the absorption of iron in
    vivo
    • Urtica urens Nettle
    • Nettle leaf contains
    • good amounts of
    • vitamins, minerals and
    • chlorophyll and is
    • considered a nutritive
    • and haemostatic
  11. Chilblains
     A lot of people suffer from cold
    feet in the winter, but not all of
    them will develop chilblains as a
    result.
     Whether or not they do, depends
    to a large extent on the efficiency
    of their circulation.
  12.  What are chilblains?
    •  They are small, itchy, red
    • swellings on the skin, which can
    • become increasingly painful, can
    • swell and then dry out leaving
    • cracks in the skin which expose
    • the foot to the risk of infection
  13. They are caused by the skin's abnormal reaction to
    cold and damp or draughty conditions are
    contributory factors.
     If the skin on the extremities is chilled, and is then
    followed by too rapid warming next to a fire or hot
    water bottle, chilblains may result.
     Dietary factors and hormonal imbalance also play a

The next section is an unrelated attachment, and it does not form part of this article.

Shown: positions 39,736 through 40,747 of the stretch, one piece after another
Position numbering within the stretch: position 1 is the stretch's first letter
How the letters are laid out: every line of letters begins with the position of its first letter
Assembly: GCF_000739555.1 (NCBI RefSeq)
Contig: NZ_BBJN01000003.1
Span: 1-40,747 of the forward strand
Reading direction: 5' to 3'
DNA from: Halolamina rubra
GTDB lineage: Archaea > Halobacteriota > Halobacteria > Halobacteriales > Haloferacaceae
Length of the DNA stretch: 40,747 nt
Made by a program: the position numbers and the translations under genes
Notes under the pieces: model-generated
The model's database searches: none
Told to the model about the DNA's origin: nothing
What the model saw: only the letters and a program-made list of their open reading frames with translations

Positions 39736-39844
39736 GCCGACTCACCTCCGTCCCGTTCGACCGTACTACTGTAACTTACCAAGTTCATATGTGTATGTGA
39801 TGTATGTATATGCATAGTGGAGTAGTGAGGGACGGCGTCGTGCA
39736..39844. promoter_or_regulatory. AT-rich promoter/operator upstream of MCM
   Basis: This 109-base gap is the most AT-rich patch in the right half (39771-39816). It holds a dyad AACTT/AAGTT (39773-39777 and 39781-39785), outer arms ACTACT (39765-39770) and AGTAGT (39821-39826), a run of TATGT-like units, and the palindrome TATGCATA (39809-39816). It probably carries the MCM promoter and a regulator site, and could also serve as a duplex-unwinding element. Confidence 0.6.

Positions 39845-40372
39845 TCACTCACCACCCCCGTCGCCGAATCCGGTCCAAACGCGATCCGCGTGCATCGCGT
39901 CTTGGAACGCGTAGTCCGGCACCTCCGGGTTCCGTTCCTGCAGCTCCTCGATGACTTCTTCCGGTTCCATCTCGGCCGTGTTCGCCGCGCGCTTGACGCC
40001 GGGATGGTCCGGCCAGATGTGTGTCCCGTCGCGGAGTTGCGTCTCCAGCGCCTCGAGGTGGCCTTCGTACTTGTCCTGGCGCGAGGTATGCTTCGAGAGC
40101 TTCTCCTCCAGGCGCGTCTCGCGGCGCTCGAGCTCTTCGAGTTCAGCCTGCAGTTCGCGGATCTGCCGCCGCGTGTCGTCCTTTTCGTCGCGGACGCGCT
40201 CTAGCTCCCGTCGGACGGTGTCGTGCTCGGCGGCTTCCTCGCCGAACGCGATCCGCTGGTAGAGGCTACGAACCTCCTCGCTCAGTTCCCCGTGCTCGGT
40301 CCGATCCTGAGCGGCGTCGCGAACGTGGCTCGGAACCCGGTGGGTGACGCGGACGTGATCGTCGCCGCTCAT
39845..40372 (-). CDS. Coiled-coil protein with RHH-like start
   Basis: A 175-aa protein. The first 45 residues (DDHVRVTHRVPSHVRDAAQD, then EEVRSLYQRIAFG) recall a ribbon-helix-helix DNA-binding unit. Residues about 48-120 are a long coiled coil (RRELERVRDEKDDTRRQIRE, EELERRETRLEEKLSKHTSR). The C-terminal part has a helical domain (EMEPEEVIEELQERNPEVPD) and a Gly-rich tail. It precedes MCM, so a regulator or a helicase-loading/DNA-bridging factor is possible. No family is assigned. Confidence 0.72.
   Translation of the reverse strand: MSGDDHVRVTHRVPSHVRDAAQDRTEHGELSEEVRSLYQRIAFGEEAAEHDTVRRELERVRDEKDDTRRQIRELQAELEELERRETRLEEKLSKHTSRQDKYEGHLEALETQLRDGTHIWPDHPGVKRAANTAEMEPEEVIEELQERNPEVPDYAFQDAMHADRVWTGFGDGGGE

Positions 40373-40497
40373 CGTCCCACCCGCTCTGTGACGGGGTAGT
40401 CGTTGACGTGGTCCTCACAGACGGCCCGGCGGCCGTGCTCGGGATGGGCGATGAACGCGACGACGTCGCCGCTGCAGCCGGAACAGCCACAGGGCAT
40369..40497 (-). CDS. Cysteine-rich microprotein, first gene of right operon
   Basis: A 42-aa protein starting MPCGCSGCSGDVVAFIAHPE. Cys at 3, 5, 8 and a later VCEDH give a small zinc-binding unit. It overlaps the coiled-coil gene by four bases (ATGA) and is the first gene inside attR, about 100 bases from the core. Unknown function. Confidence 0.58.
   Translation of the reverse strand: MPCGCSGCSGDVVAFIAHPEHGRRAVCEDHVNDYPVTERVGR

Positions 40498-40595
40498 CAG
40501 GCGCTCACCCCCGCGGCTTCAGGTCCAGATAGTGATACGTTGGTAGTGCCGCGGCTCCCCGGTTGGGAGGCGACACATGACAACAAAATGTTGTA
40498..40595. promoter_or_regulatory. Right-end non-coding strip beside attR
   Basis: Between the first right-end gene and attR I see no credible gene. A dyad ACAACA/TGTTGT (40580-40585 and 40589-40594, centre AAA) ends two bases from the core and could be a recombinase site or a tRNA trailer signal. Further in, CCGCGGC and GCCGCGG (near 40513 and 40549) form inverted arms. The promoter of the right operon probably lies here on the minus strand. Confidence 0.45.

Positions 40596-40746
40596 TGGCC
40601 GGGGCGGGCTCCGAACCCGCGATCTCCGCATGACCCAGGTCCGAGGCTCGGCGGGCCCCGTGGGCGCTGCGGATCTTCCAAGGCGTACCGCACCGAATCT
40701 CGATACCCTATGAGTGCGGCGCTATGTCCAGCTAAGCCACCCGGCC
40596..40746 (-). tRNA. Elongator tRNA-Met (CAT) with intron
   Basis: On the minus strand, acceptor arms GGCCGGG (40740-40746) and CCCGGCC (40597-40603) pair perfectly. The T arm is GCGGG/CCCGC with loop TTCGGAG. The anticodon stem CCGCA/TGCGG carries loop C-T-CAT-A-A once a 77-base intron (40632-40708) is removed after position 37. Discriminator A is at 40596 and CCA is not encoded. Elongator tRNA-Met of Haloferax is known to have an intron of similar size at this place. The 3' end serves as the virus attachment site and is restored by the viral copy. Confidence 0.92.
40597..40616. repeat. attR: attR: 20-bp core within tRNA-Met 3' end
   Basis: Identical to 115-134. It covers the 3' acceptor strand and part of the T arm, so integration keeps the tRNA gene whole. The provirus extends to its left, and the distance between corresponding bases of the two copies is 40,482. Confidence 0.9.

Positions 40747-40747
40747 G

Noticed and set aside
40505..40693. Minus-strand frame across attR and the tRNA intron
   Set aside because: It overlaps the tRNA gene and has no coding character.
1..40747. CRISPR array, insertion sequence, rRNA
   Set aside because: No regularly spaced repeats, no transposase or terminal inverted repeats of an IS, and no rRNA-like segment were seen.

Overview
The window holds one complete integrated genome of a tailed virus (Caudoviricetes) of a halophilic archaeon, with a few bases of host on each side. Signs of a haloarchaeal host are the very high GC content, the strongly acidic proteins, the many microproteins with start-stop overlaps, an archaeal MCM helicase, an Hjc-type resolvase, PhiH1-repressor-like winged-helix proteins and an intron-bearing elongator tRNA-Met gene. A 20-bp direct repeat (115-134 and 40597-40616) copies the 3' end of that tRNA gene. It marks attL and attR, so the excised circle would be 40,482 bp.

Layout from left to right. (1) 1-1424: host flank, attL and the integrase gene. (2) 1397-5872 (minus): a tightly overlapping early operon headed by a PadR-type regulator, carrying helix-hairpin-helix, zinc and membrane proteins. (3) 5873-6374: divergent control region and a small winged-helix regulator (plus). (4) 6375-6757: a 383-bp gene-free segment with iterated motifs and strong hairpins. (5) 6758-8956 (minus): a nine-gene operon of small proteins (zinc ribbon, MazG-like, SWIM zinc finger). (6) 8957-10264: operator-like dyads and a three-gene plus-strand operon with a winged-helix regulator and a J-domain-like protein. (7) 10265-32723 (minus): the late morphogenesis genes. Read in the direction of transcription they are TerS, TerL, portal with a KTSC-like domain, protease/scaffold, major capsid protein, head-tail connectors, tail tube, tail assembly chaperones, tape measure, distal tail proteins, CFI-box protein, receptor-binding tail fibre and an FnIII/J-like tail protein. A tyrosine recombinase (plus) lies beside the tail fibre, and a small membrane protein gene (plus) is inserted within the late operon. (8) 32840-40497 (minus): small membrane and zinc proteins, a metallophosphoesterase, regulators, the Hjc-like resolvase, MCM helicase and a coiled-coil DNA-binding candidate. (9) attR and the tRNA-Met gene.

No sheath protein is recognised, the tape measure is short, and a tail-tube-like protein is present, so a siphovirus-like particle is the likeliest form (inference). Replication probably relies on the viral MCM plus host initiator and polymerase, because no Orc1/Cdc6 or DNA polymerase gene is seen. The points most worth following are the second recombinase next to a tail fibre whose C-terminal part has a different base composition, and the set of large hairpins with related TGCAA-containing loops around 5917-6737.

part.
  14.  What are the symptoms?
    •  With the onset of the cold weather, susceptible people will
    • experience burning and itching on their hands and feet after
    • exposure to cold.
    •  On going into a warm room, the itching and burning is
    • intensified.
    •  There may be some swelling or redness, and in extreme
    • cases the surface of the skin may break, and sores may
    • develop.
  15. Raynaud’s disease is a
    condition that affects
    the blood supply to the
    fingers, toes and
    occasionally the ears
    and nose.
     During a Raynaud’s
    attack, or episode, the
    blood vessels constrict
    and the blood supply to
    these areas is reduced.
    • This results in several skin color changes which are often
    • accompanied by a throbbing or burning sensation, cold, and
    • numbness.
    •  The exact cause of Raynaud’s disease remains unknown.
    •  During a typical Raynaud’s attack the affected area may first
    • become white (pallor) as the blood supply is reduced, then
    • blue (cyanosis) as the oxygen supply to the area is depleted,
    • followed by bright red (rubor) as the blood returns to the area
    • (reactive hyperemia).
  16. Raynaud’s episodes can be triggered by cold, either by
    touching cold objects or by being in a cold environment.
     Emotions such as stress and anxiety may also play a role.
     The severity of attacks will vary from episode to episode, as
    well as from patient to patient.
     Attacks typically last a few minutes.
    • Treatment for Chilblains & Ranaud’s Disease